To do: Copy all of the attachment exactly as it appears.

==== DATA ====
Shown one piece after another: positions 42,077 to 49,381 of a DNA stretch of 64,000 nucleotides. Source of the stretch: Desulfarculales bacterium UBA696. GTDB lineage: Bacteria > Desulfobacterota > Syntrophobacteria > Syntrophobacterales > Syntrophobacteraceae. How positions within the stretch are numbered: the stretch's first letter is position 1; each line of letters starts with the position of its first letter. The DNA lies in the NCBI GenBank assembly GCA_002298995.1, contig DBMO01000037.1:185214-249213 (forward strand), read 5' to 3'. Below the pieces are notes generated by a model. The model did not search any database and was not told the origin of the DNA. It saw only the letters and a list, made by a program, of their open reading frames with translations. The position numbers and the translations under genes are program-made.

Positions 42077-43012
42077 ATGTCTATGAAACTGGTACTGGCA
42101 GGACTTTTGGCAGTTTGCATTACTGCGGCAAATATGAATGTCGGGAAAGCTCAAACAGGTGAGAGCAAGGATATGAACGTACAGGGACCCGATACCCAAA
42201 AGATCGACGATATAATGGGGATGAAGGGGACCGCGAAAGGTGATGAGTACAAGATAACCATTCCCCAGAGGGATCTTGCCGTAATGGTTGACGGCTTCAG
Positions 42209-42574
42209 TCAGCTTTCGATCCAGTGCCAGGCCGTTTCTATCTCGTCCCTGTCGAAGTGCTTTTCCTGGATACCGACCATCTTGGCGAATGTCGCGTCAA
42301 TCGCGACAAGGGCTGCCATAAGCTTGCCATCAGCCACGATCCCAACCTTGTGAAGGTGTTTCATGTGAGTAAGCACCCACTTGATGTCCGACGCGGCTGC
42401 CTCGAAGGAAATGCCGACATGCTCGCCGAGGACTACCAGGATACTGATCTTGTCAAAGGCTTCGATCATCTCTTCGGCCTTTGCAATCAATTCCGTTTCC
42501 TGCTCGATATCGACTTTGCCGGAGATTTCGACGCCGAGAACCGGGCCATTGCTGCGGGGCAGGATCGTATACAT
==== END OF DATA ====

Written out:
Shown one piece after another: positions 42,077 to 49,381 of a DNA stretch of 64,000 nucleotides. Source of the stretch: Desulfarculales bacterium UBA696. GTDB lineage: Bacteria > Desulfobacterota > Syntrophobacteria > Syntrophobacterales > Syntrophobacteraceae. How positions within the stretch are numbered: the stretch's first letter is position 1; each line of letters starts with the position of its first letter. The DNA lies in the NCBI GenBank assembly GCA_002298995.1, contig DBMO01000037.1:185214-249213 (forward strand), read 5' to 3'. Below the pieces are notes generated by a model. The model did not search any database and was not told the origin of the DNA. It saw only the letters and a list, made by a program, of their open reading frames with translations. The position numbers and the translations under genes are program-made.

Positions 42077-43012
42077 ATGTCTATGAAACTGGTACTGGCA
42101 GGACTTTTGGCAGTTTGCATTACTGCGGCAAATATGAATGTCGGGAAAGCTCAAACAGGTGAGAGCAAGGATATGAACGTACAGGGACCCGATACCCAAA
42201 AGATCGACGATATAATGGGGATGAAGGGGACCGCGAAAGGTGATGAGTACAAGATAACCATTCCCCAGAGGGATCTTGCCGTAATGGTTGACGGCTTCAG
Positions 42209-42574
42209 TCAGCTTTCGATCCAGTGCCAGGCCGTTTCTATCTCGTCCCTGTCGAAGTGCTTTTCCTGGATACCGACCATCTTGGCGAATGTCGCGTCAA
42301 TCGCGACAAGGGCTGCCATAAGCTTGCCATCAGCCACGATCCCAACCTTGTGAAGGTGTTTCATGTGAGTAAGCACCCACTTGATGTCCGACGCGGCTGC
42401 CTCGAAGGAAATGCCGACATGCTCGCCGAGGACTACCAGGATACTGATCTTGTCAAAGGCTTCGATCATCTCTTCGGCCTTTGCAATCAATTCCGTTTCC
42501 TGCTCGATATCGACTTTGCCGGAGATTTCGACGCCGAGAACCGGGCCATTGCTGCGGGGCAGGATCGTATACAT